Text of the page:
Jørgen Gammelgaard (1938–1991) was a Danish furniture designer who also designed lamps and silverware.
Gammelgaard was trained as a cabinetmaker at the Copenhagen School of Arts and Crafts and served an apprenticeship (1957) at C. B. Hansen's workshop in Copenhagen. He then studied under Grete Jalk. He was a visiting student of furniture design at the Royal Academy (1962–1964) working under Poul Kjærholm and Ole Wanscher.
Gammelgaard worked as a cabinetmaker with A. J. Iversen (1957–1959) and, after studying at the Academy, in Arne Jacobsen's studio (1968–1969). While working with Mogens Koch, Steen Eiler Rasmussen and Jørgen Bo, he undertook consultancy work for the UN in Somoa, where he designed his famous Tip-Top lampshade, followed later by work in Ceylon and the Sudan. In 1973, he established his own business. In 1987, when he was only 49, he was appointed professor at the Royal Academy's Department of Furniture and Spatial Art.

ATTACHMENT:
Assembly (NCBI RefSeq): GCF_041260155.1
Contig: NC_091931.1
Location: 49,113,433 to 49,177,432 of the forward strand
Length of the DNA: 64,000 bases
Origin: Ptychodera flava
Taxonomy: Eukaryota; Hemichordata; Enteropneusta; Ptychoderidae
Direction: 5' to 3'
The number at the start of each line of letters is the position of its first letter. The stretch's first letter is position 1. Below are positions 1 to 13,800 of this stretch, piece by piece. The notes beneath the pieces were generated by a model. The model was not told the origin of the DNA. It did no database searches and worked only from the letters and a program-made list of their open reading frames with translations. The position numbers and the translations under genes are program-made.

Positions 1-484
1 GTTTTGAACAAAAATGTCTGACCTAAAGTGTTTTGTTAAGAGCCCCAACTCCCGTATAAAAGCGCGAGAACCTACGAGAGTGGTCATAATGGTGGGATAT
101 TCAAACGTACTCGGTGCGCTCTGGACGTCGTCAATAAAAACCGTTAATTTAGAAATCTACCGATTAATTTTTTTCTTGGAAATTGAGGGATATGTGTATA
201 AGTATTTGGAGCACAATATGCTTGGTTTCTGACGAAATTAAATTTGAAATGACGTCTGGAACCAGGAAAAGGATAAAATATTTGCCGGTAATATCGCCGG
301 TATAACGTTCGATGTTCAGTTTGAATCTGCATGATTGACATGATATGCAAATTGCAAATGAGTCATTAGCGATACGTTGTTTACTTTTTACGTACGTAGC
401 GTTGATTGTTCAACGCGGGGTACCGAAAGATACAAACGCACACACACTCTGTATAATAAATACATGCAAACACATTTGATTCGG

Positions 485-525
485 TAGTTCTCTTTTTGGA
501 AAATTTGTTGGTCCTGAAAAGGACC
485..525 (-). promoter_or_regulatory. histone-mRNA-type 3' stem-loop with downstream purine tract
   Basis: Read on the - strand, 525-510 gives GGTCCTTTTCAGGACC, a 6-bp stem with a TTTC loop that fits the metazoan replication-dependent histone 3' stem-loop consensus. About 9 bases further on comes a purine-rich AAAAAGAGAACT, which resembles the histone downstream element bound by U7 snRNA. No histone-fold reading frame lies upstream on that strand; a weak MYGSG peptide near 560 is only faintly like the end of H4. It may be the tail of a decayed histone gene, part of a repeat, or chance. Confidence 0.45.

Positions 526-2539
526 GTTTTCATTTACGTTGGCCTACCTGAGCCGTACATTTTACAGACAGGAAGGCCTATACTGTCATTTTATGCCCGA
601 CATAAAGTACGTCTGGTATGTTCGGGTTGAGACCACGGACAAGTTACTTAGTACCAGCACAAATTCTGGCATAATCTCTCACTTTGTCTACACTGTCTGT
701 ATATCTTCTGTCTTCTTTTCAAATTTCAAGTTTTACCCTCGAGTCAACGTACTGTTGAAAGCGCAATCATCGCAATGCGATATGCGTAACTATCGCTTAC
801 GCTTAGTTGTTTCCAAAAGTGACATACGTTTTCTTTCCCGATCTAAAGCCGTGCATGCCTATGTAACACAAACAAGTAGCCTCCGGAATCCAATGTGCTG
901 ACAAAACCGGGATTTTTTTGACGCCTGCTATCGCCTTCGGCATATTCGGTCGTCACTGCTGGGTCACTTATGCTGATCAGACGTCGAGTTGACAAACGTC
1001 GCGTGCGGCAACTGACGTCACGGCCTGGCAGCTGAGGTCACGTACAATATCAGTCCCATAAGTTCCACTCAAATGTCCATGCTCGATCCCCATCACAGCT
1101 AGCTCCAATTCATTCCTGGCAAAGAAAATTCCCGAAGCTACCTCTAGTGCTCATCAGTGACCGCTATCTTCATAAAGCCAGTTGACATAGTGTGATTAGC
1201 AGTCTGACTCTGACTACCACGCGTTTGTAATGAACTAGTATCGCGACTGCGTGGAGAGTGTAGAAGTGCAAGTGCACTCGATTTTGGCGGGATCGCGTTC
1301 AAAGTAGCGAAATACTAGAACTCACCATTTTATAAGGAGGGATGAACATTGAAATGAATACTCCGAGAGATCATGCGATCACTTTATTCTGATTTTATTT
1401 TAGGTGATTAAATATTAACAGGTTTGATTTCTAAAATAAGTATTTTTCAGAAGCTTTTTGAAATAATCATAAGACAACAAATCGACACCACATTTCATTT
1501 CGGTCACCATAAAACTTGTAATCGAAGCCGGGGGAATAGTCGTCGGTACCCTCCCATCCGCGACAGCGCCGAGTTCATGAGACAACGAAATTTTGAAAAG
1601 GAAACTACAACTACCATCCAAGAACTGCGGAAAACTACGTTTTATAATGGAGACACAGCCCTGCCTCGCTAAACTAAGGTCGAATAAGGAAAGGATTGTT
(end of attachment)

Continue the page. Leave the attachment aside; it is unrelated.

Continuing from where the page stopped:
His notable designs range from silverware for Georg Jensen to fixtures for the Copenhangen University's Life Sciences department and for Rødovre Library as well as the Tip-Top and VIP lamp series. His simple but refined furniture, mostly in natural materials and stainless steel, includes a folding stool for Design Forum, a crest rail chair and steel tube chair for Collection Schiang and the EJ20 sofa for Erik Jørgensen. Both his Crestrail chairs, with their semicircular back, and the Skagen Chair, developed with Børge Schiang in the early 1980s are still in production.
Jørgen Gammelgaard was the first designer to receive the annual awards from both the Danish Design Council (1986) and The Council for Arts and Crafts (1991).
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